Peekskill Herald

Peekskill Herald

Peekskill Herald

July 4th celebrations bring history alive

1st Rhode Island Regiment re-enactment & patriotic service at Mekeel’s Corner Chapel

There are plenty of other events on July 4th that will get your patriotism flowing. Just 12 minutes south of Peekskill in Croton, at the historic Van Cortlandt Manor, which dates back to 1732, 44 years before the American Revolution, there will be a living history presentation that brings people back in time to what it was like to live as a domestic family during colonial times and the Revolutionary Period.

Just 12 minutes to the north of Peekskill in Cold Spring, there will be an Independence Day Celebration for the community full of patriotic songs and hymns at the historic Mekeel’s Corner Chapel dating back to 1867, just 6 years after President-elect Abraham Lincoln stopped in Peekskill in 1861 and only a few years before the Civil War. The chapel is only open 1 day a year and July 4th is the day. 

Revolutionary War Living History presentation at the historic Van Cortlandt Manor 

Phot credit: The National Museum of American History

On July 4th from 10am – 12pm at the Van Cortlandt Manor in Croton by the Croton ShopRite, kids and adults can experience what the domestic life of a patriot family living in the years just after the American Revolution was like in an engaging and educational Revolutionary War Living History Presentation. 

The event will begin with an exploration of the origin and history of the First Rhode Island Regiment. The 1st Rhode Island Regiment was an integrated unit composed of African American, Native American, and white soldiers, who served together from 1778 through the end of the war in 1783. In 1781, the groundbreaking Black military unit took position on the Croton River to hold Loyalist marauders at bay, protect residents, and guard critical lines of communication and transportation. 

Photo Credit: American Battlefield Trust.

The Living History Presentation will highlight the formation, challenges, and legacy of this distinguished Rhode Island Regiment. Attendees will learn about the pivotal Battle of Rhode Island and the heroic role played by the Regiment, followed by a fascinating account of the Battle of Pines Bridge, fought in Yorktown Heights, NY.

Historian Duane Jackson and Joe Cerrito will provide an overview of the Continental Army, offering insights into its structure, strategies, and significance in the fight for American independence. They will delve into the history of the 2nd New York Regiment, uncovering the stories and contributions of this important unit in the Revolutionary War.

Attendees will also learn what soldiers wore, how they lived, and how they fought, culminating in a live demonstration of musket firing techniques used during the war. 

To learn more about the 1st Rhode Island Regiment, check out the book From Slaves to Soldiers: The 1st Rhode Island Regiment in the American Revolution by Robert Geake that can be found by checking out local bookstores in the area, or by buying it from the Fort Ticonderoga Museum Store or on Amazon.


Independence Day Celebration at the historic Mekeel’s Corner Chapel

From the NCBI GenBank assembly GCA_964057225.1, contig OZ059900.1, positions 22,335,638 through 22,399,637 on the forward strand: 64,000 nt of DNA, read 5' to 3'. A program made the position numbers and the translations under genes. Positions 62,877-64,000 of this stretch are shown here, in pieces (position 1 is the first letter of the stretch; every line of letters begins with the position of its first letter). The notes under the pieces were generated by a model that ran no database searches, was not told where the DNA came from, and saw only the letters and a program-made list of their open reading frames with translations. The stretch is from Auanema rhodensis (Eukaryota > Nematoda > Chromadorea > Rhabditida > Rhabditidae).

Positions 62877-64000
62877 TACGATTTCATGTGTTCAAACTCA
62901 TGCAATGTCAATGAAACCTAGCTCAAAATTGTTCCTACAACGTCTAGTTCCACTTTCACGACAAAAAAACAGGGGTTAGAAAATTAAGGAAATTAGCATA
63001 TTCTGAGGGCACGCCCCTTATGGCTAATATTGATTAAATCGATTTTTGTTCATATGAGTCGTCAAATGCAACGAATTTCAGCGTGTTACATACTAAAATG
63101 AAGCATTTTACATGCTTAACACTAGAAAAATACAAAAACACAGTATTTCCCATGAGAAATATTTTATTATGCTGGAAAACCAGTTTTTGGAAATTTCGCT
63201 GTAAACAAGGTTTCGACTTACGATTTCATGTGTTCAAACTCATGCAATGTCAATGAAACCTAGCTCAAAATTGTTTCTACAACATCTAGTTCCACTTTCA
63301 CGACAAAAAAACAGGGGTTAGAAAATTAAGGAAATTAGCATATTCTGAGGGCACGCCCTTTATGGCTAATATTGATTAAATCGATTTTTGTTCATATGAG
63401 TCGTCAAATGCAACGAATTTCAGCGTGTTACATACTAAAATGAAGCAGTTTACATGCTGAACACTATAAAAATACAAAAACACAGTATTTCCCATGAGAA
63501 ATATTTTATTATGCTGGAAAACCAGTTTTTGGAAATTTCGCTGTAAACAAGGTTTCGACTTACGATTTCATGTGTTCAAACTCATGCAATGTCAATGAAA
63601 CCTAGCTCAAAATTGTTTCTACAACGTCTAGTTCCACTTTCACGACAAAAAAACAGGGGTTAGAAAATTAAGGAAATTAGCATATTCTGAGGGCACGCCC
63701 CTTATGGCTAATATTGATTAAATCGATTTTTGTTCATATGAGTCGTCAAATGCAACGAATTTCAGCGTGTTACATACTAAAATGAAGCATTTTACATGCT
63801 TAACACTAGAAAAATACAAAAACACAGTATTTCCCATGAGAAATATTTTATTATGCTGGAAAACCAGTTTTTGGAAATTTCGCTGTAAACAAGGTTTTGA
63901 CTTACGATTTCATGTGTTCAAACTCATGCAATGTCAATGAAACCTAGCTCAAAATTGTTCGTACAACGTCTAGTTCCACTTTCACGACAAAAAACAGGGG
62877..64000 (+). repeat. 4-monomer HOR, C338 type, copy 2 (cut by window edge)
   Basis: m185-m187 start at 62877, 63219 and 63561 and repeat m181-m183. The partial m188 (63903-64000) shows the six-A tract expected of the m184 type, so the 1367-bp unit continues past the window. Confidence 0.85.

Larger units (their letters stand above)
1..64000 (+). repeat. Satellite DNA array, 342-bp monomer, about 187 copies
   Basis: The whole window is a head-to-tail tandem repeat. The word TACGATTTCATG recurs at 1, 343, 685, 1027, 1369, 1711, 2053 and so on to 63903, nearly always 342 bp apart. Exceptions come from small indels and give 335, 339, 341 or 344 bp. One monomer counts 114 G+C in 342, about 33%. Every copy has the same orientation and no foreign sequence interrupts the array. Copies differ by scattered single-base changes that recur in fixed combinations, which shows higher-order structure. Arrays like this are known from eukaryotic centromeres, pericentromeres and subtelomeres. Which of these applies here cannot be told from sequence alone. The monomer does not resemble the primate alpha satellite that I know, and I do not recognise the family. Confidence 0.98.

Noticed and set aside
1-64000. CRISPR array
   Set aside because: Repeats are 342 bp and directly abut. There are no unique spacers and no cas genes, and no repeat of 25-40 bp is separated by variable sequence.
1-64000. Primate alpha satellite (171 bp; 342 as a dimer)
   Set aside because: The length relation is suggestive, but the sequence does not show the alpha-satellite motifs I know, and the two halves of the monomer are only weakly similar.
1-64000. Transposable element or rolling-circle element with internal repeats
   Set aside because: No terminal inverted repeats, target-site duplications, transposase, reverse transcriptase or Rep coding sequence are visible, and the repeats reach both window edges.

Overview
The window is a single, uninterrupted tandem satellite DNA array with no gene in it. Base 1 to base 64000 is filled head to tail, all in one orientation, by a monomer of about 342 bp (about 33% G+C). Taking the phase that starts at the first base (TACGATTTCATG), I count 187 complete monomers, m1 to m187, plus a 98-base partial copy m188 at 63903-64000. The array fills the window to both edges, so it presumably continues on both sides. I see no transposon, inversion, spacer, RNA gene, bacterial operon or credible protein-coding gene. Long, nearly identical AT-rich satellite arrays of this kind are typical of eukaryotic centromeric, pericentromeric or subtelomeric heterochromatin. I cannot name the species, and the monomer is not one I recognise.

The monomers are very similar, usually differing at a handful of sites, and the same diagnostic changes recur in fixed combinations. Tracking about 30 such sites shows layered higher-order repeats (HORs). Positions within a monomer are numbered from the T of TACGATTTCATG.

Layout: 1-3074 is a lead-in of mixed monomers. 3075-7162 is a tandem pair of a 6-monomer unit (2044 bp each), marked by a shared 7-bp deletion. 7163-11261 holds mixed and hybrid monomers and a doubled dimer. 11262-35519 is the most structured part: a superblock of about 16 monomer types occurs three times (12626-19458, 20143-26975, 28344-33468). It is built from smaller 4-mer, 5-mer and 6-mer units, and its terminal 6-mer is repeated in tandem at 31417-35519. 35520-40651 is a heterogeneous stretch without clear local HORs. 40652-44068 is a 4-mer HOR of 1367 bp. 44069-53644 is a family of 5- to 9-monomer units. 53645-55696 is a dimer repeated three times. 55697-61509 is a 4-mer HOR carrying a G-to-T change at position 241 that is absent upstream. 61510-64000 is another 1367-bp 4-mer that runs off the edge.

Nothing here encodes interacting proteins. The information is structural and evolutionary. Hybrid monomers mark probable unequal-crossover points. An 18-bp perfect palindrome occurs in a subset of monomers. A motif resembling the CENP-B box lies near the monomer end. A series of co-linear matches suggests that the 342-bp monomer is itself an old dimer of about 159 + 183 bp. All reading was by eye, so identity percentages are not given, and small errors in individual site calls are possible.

Mekeel’s Corner circa 1870
Photo Credit: Putnam History Museum

In keeping with a long standing tradition, Mekeel’s Corners Chapel at the corner of Route 9 and Route 301 in Cold Spring will offer an Independence Day Celebration for the community on July 4th, 2024 at 10 am.

The non-denominational program will include musicians leading attendees in the singing of patriotic songs and hymns. There will also be a reading of select passages from the United State’s most important founding documents.

In the mid-nineteenth century the Route 9 and Route 301 area of Putnam County was called Griffin’s Corners and the crossroads were known as the Post Road and Carmel Road. The hamlet consisted of a small cluster of buildings including Griffin’s Hotel, a school and a blacksmith’s shop.

By the 1870s the name of this small community had been changed to Mekeel’s Corners on Reed’s Putnam County map. Construction of the Mekeel’s Corner Chapel began in September 1867 and it took three months to build. Originally called the Union Chapel, it was in January of 1868, that the chapel was officially dedicated. The chapel has no electricity or plumbing, although it does have an old wood stove. It is not clear when the chapel assumed the Mekeel’s Corners Chapel name but it was likely sometime in the 1870’s. 

For more information or to donate to the Mekeel’s Corner Chapel for the preservation and maintenance of the building, contact the Putnam History Museum or email the museum at [email protected]. 

Visit the Peekskill Herald Events Calendar Features and the Peekskill Herald Event Calendar to see more local events.

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About the Contributor
Dave Mueller
As a Peekskill native, Dave is thrilled to be working with the Peekskill Herald showcasing featured calendar events. A 1999 graduate of PHS, he remembers reading and enjoying the original weekly print edition of the Peekskill Herald every Thursday. He especially liked the political stories, local features and sports coverage when it was written by Peekskill Runner columnist Jack Burns who always managed to weave history into the running times. An avid hiker, he enjoys exploring the local trails as well as the concrete ones in his job as a conductor for Metro North Railroad. He’s a former teacher and co-founder of the Friends of the Peekskill Dog Park, where he frequently can be found with his Koda. He’s happy to be part of the Herald’s growth as the source of local news for Peekskill and looks forward to highlighting a few of many of the events and happenings in Peekskill and the surrounding communities. Reach Dave at [email protected]